Winter Solstice Foods from Around the World

Throughout history people have marked the longest night of the year through ritual and festivals and food has always been a huge part of winter solstice celebrations. The winter solstice is traditionally celebrated as a symbol of the changing seasons and of the Earth’s rebirth. As a result the traditional winter solstice foods accompanying it often have an emphasis on the Earth itself – incorporating nuts, berries, spices, squash, potatoes and hunted game like goose and venison.

While these traditions come from the northern hemisphere and often from countries with far worse extremes, I feel our South African winters still get cold enough to warrant a hearty winter meal to celebrate the days getting longer again. To mark this year’s solstice, I gathered some interesting information on how cultures around the world celebrate and which traditional treats they have to offer. I’ve also included a recipe for you to try out, of course.

Winter Solstice Foods


Yule celebrations are probably the ones most of us are familiar with because they are strongly linked to traditional Christmas celebrations. Traditionally, Danes would celebrate yule by gathering together in the deepest part of winter where fires were lit to symbolise the heat, light and life-giving properties of the returning sun and to ward off the darkness. People would feast, make merry and exchange gifts (sound familiar?) and Yule foods included festive meats, winter vegetables and colourful preserved fruits.


Noodles, unsurprisingly, serve as a popular winter solstice food in China. In some parts of the region the people have a saying that goes “When daylight starts to get longer, every day gets longer by the length of a thread.” To mark this change in the seasons, the noodles that are prepared for the solstice festival are called “Long Thread Noodles”. Dumpling soup is another favourite Chinese festival dish which is meant to keep away frost during the winter. Many mutton dishes and hot foods are also eaten to bring warmth to the body.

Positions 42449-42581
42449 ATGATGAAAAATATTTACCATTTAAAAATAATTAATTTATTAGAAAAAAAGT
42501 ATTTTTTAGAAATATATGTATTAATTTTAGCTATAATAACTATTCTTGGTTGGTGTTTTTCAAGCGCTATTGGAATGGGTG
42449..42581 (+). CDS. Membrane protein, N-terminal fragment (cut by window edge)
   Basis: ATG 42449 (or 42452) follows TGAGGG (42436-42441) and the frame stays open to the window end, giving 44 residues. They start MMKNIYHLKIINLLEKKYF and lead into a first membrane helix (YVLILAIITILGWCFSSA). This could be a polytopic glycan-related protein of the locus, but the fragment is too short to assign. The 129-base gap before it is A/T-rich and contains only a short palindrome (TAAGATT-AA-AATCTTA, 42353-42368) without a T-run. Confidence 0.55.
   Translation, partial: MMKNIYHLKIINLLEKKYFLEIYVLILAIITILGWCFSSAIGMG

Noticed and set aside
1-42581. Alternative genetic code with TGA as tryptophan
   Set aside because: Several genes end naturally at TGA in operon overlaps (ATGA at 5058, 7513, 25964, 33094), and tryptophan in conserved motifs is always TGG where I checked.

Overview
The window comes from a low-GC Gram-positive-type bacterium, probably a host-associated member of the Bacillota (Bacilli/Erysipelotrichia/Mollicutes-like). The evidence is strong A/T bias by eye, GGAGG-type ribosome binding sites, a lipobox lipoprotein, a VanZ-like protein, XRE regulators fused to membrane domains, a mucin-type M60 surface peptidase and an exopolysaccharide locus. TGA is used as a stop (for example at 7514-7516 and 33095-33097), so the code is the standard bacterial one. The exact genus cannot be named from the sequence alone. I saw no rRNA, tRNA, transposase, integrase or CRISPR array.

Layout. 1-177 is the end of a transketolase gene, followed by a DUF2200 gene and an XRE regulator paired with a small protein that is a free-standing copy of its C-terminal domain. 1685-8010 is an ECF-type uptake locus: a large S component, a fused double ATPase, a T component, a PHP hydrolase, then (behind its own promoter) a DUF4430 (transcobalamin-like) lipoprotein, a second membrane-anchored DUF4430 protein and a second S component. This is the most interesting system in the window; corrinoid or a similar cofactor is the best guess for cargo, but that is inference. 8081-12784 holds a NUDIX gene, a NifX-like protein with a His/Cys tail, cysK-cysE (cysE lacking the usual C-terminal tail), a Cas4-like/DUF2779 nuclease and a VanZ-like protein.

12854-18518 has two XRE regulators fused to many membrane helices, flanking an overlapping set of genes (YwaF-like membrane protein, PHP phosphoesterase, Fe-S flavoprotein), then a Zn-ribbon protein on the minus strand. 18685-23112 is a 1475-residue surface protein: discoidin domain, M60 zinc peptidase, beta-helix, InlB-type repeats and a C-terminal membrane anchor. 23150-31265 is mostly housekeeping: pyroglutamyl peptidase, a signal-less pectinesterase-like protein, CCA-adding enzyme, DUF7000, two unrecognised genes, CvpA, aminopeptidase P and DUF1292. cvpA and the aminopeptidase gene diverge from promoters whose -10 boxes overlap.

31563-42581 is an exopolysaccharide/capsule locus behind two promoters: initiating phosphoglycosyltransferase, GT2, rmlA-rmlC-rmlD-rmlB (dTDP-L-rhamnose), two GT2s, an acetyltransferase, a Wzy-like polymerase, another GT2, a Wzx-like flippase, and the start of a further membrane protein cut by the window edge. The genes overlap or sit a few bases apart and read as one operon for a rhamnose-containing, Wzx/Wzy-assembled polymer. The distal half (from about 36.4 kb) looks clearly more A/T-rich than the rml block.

Italians are another culture that takes their solstice celebrations seriously and to honour the passing of winter, Italy celebrates the festival of St Lucia. St. Lucia is famed in Italy because she brought wheat berries to their starving ancestors during a famine. Since her feast once coincided with the solstice, this day has become the traditional winter celebration. Cuccia is the traditional cooked wheat dish that is commonly eaten on this day. It is very similar to a rice pudding but uses boiled wheat instead of rice to create a yummy chewy pudding.

Winter Solstice Foods


During the festive season in Portugal, residents take to the streets and celebrate with cakes and pastries. The Portuguese have their own take on the “winter bean” tradition where a broad bean is baked into a Bolo-Rei. Bolo-Rei is a cake baked from a soft, white dough and decorated with raisins, various nuts and crystallized fruit. The tradition dictates that whoever finds the bean has to pay for next year’s cakes.


Italians aren’t the only ones with a famous St Lucia. In Sweden the winter solstice is marked by celebrating St Lucy’s day. St Lucy is known in Sweden for bringing food to the persecuted Christians in Rome. She would wear candles on her head so she could have her hands free to carry more food and so Swedish winter celebrations are centred around light and food. St Lucy’s day’s most popular dish is Lussekatter, which is an S-shaped bun with a delicious saffron flavour and dotted with raisins. Here is a recipe so that you can make your own scrumptious saffron buns: Traditional Swedish Lussekatter recipe.

So if you are considering celebrating the solstice this year you now have a guide to some tasty traditional food options. The most important thing is to spend the time with good company, so celebrate by spending time with friends and family and maybe indulge in a glass of mulled wine while you say cheers to the winter.

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